It's worrying that even developers at Nintendo talk about them not talking enough risks recently. I think the biggest difficulty for both the series and Aonuma is that he's been shackled to it, seemingly forever. Get some fresh blood in, let Aonuma do something new. I would love to see Koizumi lead a Zelda title but I'm sure there are plenty of younger designers at Nintendo who could do a lot given more responsibility.

Chris Hendricks
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This is where Nintendo's policy of adding new mechanics to the same IP fall apart, in my opinion. The longer you keep a franchise running, the more baggage it has. For some, the original Legend of Zelda was the best of the series. For others, it was Link to the Past, or Ocarina of Time, or Twilight Princess. Each new iteration creates gamers who say "That was the best of the series! Give us more of THAT!". This, of course, becomes increasingly impossible.

If someone comes up with a brilliant game mechanic that might be able to fit into a Zelda game, perhaps the best strategy for Nintendo would be to instead say "No, this is going to be a new series." Even if it doesn't have immediate giant success, Nintendo's products tend to have a long tail, and it should get recognized.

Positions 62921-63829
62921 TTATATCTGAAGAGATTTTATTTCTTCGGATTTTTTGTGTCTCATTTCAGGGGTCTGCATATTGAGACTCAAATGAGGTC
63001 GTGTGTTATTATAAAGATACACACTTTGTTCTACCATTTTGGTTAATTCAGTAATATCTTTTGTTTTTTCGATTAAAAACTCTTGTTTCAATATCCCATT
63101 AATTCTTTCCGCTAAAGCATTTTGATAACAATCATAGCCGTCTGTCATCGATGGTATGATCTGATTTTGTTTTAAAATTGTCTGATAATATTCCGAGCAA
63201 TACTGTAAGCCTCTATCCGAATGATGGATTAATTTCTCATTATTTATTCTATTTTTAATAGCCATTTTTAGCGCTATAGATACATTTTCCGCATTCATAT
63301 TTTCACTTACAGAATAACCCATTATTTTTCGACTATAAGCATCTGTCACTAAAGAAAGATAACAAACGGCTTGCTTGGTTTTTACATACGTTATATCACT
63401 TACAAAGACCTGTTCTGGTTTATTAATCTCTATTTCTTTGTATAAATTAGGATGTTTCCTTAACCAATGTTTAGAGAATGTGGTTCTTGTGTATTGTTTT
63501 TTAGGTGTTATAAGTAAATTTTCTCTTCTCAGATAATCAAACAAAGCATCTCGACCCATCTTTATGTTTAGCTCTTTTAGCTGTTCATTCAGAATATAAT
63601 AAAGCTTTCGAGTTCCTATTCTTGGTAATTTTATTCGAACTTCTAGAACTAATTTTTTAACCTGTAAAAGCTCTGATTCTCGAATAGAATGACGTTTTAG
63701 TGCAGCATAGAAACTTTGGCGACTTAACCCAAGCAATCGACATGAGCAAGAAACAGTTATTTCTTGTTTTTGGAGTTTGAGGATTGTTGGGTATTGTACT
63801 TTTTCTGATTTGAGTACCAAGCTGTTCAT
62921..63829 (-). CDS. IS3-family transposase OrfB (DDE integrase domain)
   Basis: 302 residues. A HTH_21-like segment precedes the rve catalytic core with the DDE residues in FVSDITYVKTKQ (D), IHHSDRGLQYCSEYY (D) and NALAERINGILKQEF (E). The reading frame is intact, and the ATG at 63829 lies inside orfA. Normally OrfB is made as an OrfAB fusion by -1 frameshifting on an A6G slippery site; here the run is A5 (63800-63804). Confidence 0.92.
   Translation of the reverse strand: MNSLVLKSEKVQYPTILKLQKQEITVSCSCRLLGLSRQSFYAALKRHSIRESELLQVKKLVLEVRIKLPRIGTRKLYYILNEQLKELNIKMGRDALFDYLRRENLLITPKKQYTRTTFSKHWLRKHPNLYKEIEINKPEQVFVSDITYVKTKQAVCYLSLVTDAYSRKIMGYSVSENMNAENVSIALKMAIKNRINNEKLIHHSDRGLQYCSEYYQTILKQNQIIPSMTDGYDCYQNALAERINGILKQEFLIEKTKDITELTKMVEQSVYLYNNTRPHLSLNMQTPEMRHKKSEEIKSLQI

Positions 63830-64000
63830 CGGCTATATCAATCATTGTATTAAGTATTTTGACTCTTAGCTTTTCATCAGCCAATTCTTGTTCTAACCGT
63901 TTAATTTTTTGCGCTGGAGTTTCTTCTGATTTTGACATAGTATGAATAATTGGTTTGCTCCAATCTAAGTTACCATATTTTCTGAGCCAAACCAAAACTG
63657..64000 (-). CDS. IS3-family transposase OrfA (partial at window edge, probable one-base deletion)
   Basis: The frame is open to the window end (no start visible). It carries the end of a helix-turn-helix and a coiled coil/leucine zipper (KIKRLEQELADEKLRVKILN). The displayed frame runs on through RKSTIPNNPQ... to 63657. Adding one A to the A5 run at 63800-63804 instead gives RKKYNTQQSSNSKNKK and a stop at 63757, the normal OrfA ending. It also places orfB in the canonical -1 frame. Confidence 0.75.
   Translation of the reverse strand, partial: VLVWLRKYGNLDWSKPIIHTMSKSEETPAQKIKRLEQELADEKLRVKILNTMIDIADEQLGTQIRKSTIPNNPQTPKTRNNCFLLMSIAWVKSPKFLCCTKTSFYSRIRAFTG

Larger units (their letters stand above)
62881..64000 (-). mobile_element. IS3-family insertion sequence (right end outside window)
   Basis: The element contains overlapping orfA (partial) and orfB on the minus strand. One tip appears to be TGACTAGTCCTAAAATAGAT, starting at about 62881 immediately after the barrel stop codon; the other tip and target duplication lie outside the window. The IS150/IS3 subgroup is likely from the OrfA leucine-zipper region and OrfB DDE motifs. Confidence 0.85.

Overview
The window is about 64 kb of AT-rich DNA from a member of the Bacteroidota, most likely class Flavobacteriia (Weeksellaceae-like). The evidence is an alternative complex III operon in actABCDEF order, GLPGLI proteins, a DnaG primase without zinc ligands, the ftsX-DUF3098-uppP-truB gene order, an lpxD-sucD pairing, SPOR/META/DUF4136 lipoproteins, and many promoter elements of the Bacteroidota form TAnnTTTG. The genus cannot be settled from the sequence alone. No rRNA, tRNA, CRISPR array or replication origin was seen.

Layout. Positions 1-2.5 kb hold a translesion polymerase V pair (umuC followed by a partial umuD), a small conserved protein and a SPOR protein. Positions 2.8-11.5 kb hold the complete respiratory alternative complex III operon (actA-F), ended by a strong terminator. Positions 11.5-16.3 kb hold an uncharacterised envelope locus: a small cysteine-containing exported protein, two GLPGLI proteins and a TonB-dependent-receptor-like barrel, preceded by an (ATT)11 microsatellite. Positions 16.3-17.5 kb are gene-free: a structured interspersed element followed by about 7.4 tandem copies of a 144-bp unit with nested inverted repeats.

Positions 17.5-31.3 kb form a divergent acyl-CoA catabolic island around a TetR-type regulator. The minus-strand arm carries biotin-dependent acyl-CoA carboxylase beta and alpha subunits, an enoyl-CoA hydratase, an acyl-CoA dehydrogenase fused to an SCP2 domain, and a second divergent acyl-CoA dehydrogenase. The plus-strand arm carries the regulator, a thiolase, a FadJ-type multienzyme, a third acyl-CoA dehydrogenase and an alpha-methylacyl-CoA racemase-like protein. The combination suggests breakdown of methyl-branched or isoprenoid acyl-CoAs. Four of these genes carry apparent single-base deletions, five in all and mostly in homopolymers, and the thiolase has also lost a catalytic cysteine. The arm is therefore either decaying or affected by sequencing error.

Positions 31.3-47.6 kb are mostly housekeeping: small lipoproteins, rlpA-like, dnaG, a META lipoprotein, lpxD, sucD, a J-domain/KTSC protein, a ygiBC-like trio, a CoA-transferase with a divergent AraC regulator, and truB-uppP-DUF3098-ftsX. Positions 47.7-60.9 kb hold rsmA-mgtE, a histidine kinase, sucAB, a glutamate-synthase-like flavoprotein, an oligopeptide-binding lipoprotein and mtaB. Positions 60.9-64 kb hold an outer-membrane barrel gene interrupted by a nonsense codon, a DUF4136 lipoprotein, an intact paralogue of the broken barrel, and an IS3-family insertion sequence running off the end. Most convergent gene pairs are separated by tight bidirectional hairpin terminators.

David Serrano
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"If someone comes up with a brilliant game mechanic that might be able to fit into a Zelda game, perhaps the best strategy for Nintendo would be to instead say "No, this is going to be a new series."

I agree. This is exactly what EA-Bioware should have done with Dragon Age 2. If DA2 had been released as a spin off instead of a sequel, it would have allowed EA-Bioware to capitalize on the success of the franchise without negatively impacting the integrity of the franchise. And it would have given EA-Bioware the freedom to release a true sequel when they felt time was right.

Ben Lippincott
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I personally would like Aonuma to ignore those crying for annual or biannual releases of Zelda. I would naturally like the series continue, but at it's own pace. When the developers have an idea for a new game set in Hyrule using the basic concept they should approach it thoughtfully, not rushing the game out the door.

Ocarina of Time spent five years in development, possibly longer. Wind Waker had to slash two whole dungeons out of the game to meet a deadline (the game was great anyway, overall). They really should just relax and look at the other series that have been sequelized into the grave for a good reason not to chase the sales cake blindly.

Josh Foreman
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I still love the series for nostalgia reasons. The first NES Zelda is by far the greatest inspiration and influence on my design sensibilities. Sadly, the nostalgia hasn't been enough to get this 38 year old to power through the last couple of games in the series. The bloated cutscenes and intro areas alone are enough to turn me away. And I think I understand much better now that I've read the rudderless exasperation of the guy at the helm.